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Women of color have often used our philanthropy to elevate our families, neighborhoods, cultures, and communities. We know in our bones what it means to be separated from our children or land, to have our economic dreams deferred, our languages ignored, our places of worship attacked, our bodies violated, and votes suppressed at the same time we are first ladies and CEOs. Philanthropy channels pain into progress with passion and compassion, generosity and kindness. Afterall, isn’t philanthropy really about love?
The organization I lead, The Women’s Foundation of Colorado (WFCO), has long held values of equity and inclusion that drive our commitment to cultivating philanthropy. Our founding mothers shared the belief that women of all backgrounds and identities are philanthropists, a finding that was recently highlighted in research from the Women’s Philanthropy Institute. Organizations such as WFCO were designed to democratize philanthropy, and we’ve come a long way, but more work needs to be done to institutionalize the rich history of philanthropy in communities of color.
Four Ways Women’s Funds Can Change Philanthropy:
1. Listen to women of color, then reflect: Asking women of color to share their vision for our organizations and how we make them feel as philanthropists yields hard but necessary feedback. The second, often uncomfortable, step is to reflect: Are we committed to lifting up women of color as philanthropists? Are women of color authentically welcomed and valued in our community of giving? Do we honor the experiences and perspectives of women of color or are “equity” and “inclusion” just buzzwords in our values statements?
2. Commit to doing the work: Changing the culture that has historically excluded women of color from institutional philanthropy takes a commitment at the individual, organizational, and systemic level. During my time at The Denver Foundation, we started a program called the Inclusiveness Project to help nonprofits develop blueprints for racial inclusiveness. Our research found that successful organizations see “inclusiveness” as an action word - practiced by everyone on staff, starting with the CEO; every day; and in every part of their work. Inclusion is not an isolated benchmark to reach and proclaim “We’re done!” I am pleased that WFCO’s board, with the leadership of our chair, Stephanie Bruno, is on its own journey of deepening its understanding of inclusiveness.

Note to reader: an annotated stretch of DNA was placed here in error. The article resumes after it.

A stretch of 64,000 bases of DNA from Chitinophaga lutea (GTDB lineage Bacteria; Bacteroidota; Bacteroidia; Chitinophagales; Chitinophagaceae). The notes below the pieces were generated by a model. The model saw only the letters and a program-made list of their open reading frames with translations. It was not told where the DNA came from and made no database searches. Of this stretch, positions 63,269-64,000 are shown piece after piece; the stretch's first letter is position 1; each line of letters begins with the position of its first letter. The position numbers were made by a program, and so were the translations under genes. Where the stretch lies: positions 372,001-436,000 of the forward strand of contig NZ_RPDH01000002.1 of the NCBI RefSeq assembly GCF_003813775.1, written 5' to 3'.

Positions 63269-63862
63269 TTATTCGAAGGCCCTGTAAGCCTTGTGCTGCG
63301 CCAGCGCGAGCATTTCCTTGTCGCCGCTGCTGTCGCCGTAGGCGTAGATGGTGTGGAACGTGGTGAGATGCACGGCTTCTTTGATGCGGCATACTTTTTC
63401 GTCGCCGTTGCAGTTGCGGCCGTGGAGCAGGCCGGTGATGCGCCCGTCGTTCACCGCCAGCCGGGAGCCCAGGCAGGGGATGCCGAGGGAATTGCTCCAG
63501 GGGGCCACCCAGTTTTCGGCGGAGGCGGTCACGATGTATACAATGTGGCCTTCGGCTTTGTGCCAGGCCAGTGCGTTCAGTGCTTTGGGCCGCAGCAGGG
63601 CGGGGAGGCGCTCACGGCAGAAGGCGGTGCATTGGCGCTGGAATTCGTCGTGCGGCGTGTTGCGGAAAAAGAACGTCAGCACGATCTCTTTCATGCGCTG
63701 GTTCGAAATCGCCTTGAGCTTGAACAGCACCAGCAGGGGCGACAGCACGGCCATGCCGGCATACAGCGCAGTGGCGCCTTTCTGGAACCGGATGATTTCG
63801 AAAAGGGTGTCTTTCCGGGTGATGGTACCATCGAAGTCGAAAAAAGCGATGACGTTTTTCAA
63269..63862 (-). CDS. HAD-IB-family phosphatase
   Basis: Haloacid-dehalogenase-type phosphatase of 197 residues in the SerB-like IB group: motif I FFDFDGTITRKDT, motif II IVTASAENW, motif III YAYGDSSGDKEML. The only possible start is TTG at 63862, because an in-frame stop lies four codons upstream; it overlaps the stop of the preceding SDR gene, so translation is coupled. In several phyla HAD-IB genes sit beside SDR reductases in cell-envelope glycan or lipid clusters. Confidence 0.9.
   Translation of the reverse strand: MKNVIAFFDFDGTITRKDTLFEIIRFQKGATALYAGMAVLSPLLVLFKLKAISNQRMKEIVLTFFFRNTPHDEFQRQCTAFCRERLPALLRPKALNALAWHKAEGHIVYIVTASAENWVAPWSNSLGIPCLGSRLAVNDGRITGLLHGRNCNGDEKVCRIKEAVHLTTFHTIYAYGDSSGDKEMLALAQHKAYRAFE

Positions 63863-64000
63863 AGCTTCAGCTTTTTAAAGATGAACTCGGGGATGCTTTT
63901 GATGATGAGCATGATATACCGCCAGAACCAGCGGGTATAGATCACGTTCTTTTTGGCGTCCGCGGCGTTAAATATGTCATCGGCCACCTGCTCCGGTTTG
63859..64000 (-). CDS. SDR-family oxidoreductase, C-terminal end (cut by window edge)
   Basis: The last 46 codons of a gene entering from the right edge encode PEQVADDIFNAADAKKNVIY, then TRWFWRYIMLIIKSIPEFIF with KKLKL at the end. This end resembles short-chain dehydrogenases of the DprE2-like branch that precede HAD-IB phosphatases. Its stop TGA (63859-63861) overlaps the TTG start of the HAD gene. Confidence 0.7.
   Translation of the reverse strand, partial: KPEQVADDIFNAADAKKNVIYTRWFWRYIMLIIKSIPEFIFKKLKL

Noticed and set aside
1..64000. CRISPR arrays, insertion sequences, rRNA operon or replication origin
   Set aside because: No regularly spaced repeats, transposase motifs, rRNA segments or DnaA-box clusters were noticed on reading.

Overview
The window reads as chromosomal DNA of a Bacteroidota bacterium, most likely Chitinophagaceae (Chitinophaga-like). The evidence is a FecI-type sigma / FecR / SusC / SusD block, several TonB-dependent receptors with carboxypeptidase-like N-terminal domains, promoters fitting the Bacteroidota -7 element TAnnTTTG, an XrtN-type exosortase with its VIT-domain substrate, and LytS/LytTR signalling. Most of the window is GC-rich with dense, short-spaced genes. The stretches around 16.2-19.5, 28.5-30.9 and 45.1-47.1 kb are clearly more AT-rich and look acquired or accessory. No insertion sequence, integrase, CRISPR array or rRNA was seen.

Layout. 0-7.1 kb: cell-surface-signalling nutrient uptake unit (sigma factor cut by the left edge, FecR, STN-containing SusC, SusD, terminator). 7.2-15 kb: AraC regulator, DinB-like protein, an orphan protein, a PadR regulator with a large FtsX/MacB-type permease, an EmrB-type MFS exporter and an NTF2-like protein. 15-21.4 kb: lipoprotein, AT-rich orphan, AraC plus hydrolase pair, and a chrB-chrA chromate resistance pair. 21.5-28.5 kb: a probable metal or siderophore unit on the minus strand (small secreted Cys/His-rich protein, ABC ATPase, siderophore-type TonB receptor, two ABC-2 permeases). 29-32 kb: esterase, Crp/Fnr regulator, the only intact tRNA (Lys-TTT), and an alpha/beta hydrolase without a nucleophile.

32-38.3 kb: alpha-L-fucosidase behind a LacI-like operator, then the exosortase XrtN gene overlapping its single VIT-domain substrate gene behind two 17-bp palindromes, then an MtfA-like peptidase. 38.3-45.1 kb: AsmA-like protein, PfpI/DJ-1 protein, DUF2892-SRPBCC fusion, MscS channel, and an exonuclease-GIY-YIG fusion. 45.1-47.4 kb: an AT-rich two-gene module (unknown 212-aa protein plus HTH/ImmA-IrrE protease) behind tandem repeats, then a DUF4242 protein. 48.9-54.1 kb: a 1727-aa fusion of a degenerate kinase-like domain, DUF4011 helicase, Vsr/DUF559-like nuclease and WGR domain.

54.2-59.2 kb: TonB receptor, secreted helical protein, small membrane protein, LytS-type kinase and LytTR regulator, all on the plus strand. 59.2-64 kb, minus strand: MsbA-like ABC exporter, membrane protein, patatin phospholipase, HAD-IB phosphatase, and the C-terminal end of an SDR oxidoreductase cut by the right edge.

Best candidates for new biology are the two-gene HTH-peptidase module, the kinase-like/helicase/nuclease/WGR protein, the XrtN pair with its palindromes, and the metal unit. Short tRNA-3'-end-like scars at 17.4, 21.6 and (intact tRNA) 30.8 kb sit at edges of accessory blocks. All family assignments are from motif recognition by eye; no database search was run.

3. Invest in leadership by women of color: There are more people of color leading philanthropic organizations than ever before, but we are still a small percentage of the whole. Even fewer of us lead women’s funds. Diverse representation in philanthropic leadership creates a domino effect: More equitable missions and inclusive policies leads to better practices that attract and foster more diverse staff. They, in turn, steward more diverse donors, invest their endowments with women and minority investment managers, and support organizations led by people of color. Women’s funds must build pipelines of leadership for women of color and create a culture that authentically values our voices and contributions. Representative leadership, not tokenizing, creates better outcomes for our communities.
4. Live the four T’s of philanthropy: For decades, organizations such as CHANGE Philanthropy, led by WFCO Empowerment Council donor Carly Hare, and Community Investment Network (CIN) have worked to redefine philanthropy to honor equally the gifts of time, talent, treasure, and testimony. Women’s funds can look to CHANGE and CIN to see how embracing and elevating the 4 Ts is essential to advancing equity in philanthropy and cultivating philanthropic leadership in communities of color. It would be a disservice to ignore that there are women of color who write 5-, 6-, and 7-figure checks, but by valuing the contributions of women who advance our missions in all essential ways, we welcome all women, especially women of color, into our communities of giving as philanthropists. Recognizing the value of inclusive philanthropy, W.K.Kellogg Foundation invested in strategies supporting cultivation of donors of color. Similarly, The Vaid Group gathered new insights into high net worth donors of color through “The Apparitional Donor” research.
The Women’s Foundation of Colorado is proud to be part of a community of women’s funds that is doing intentional and innovative work to advance racial equity in philanthropy: NoVo Foundation pledged that its $90 million investment in women and girls of color will be community-led, prioritizing the leadership of women of color, and Women’s Foundation for a Greater Memphis’ Young Women Philanthropists program educates and empowers the next generation of Memphis philanthropists. Chicago Foundation for Women is democratizing philanthropy through collective giving and we are home to Colorado’s first African American women’s giving circle – the Sisterhood of Philanthropists Impacting Needs (SPIN).
"I was inspired to really change the narrative around communities of color always wanting a hand out as opposed to giving in return,” Nneka McPhee, co-founder of SPIN. “Even though our communities have a rich legacy of philanthropy, it’s not acknowledged or celebrated in mainstream media and SPIN gives me a way to change that."
The cultivation of women’s philanthropy from an intersectional perspective is essential and I challenge women’s funds to continue to rise to the occasion. We, women of color, are philanthropists. It’s about time the philanthropic sector caught up.
The Women’s Foundation of Colorado is the only community foundation in the state focused on the economic advancement of women and girls. Casteel is the first person in Colorado to lead three foundations and possesses more than 20 years of philanthropic leadership as well as a career-long dedication to inclusiveness.